Memorial tomb of Cardinal Vincenzo Lauro (1523-1592)
San Clemente, Rome
A physician and a diplomat of a noble family, Vincenzo Lauro (also "Laureo") was widely travelled and respected
He had served his apprenticeship with Cardinals Parisio, Gaddi, François de Tournon and Ippolito d' Este.
Sant Pope Pius V appointed him Bishop of Mondovì on January 30, 1566.
The Pope sent him on a mission to Queen Mary Stuart of Scotland, August 29, 1566
He was accompanied by the Jesuit Edmund Hay who had accompanied the earlier former mission by the Jesuit Father Goudanus
The object of the mission was to persuade the Queen to break with Murray, Lethington, and the other Protestant ministers, who had among other things been involved in the murder of Rizzio
Appendix III of John Hungerford Pollen SJ`s Papal Negotiations with Mary Queen of Scots 1561-1567 (November 1901) The Scottish History Society Volume XXXVII shows the correspondence between Father Edmund Hay and senior Jesuits such as Laynez, Polanco, and Borgia before the mission showing that they were keeping a very close eye on events in Scotland since the Goudanus mission.
They seemed to have very good sources of information
The main "linkman" in Scotland was the Bishop of Dunblane William Chisholm II whom the Jesuits regarded as faithful and not treacherous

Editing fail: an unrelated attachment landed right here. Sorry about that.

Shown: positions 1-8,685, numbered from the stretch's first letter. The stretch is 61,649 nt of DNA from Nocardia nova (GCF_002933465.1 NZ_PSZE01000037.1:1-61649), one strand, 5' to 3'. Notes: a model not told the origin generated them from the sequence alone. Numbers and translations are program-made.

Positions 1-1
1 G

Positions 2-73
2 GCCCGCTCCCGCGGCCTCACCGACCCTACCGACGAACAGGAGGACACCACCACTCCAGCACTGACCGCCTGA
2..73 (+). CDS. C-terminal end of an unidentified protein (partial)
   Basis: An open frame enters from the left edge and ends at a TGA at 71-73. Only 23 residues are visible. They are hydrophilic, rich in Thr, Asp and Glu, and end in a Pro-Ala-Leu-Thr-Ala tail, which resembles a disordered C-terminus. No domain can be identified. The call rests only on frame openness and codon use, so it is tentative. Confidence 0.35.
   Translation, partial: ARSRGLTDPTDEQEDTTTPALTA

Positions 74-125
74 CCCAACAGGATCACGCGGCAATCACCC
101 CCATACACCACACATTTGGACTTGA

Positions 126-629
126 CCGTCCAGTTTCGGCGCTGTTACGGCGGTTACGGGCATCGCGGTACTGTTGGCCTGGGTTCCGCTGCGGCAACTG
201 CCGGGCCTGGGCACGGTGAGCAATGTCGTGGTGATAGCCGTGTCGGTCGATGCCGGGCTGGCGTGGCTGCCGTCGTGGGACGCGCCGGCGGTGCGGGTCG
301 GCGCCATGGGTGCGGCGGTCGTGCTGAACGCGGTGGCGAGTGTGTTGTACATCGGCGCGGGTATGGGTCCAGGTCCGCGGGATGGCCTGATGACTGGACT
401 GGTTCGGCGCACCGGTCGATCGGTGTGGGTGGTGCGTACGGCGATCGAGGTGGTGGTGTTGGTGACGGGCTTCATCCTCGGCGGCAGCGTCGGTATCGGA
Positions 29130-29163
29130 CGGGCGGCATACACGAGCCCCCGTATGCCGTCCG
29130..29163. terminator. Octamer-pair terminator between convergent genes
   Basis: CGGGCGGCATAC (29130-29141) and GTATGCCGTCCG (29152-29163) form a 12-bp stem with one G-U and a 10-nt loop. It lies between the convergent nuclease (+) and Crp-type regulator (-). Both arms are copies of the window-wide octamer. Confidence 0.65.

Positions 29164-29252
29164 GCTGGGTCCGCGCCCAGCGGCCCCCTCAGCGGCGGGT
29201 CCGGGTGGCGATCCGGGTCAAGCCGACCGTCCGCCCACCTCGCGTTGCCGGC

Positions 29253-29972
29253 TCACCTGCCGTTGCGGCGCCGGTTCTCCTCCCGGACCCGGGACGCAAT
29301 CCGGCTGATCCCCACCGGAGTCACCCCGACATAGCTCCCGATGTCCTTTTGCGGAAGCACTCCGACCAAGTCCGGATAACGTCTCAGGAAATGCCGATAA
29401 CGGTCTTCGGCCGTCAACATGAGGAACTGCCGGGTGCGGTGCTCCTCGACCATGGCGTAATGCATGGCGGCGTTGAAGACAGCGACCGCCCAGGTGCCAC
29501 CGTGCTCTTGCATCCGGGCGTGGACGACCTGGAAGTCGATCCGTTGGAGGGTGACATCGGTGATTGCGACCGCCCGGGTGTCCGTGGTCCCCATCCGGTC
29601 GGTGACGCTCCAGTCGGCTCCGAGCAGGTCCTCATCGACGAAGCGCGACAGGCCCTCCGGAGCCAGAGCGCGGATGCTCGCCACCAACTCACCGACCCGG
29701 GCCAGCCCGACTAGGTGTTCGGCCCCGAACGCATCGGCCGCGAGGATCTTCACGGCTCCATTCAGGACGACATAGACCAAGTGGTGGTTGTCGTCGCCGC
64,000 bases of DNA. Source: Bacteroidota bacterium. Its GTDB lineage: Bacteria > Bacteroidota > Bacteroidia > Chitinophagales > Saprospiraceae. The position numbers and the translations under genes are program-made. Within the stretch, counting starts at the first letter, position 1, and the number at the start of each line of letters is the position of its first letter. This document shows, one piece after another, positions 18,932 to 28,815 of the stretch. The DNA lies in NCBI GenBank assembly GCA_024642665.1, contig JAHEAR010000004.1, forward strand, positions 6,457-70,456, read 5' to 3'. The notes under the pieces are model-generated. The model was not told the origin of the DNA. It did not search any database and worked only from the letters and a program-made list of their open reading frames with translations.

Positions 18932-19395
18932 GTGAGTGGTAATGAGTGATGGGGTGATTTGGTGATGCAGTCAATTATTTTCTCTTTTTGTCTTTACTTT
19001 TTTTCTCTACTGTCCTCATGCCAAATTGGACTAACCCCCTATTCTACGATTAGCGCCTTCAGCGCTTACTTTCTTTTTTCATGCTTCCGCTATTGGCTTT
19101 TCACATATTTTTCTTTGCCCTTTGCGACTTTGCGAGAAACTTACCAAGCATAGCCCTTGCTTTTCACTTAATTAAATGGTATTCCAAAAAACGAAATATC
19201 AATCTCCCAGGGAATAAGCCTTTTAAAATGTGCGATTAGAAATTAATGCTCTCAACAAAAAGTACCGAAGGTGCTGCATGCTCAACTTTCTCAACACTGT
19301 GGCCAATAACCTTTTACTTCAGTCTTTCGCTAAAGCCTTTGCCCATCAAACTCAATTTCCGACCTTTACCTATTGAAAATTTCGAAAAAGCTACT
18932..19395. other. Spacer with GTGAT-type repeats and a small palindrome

Lauro sent Hay with the Piedmontese envoy Du Croc to prepare the mission while he waited in Paris.
The letters disclose the terrible state of Scotland
His mission was wrecked by the murder of Darnley and the advancement of his murderers, Bothwell and others.
Mary`s behavious after the death of Darnley and in particular the marriage with Bothwell brought about a rupture between Mary and the Vatican.
Lauro returned to his diocese from Paris
Lauro wrote to the Cardinal of Alessandria from Paris in March 1567:
"[l] By my letter of the 24th of January I informed your eminence of the baptism of the Prince of Scotland. By another of the 13th of February, I wrote to you of the evil understanding and distrust which there was between the queen and her husband.
By others of the 22nd and 23rd of last month, and the 8th of the present, I informed you of all that could be known up to the present about the particulars of the king's death.
Now by the last advices from Scotland we hear that, her Majesty desiring to make inquisition into the authors of that crime, the Earls of Murray and Bothwell have been discovered. Both are heretics and enemies of the dead king ; each lays the blame on the other, and they are already in arms with many followers. That unfortunate country is quite upset again, so that not even the queen's life is secure.
Most people" impute the crime to the Earl of Murray, who being the queen's brother has always had the throne in view, although he is a bastard. He is persuaded by the contrary sect that it is his by right, especially as he maintains that his mother was secretly espoused by the king his father.
 By reason of these tumults, therefore, and other conflicts, I was already resolved to take my leave of their Majesties here and of the Cardinal of Lorraine, and to go to my church without awaiting the arrival of Monsignor of Dunblane. But now after having received, bv the letter of your eminence of the 17th of last month, the order which you are pleased to give me in accordance with the mind of the Holy Father I will not even trouble to await Father Edmund.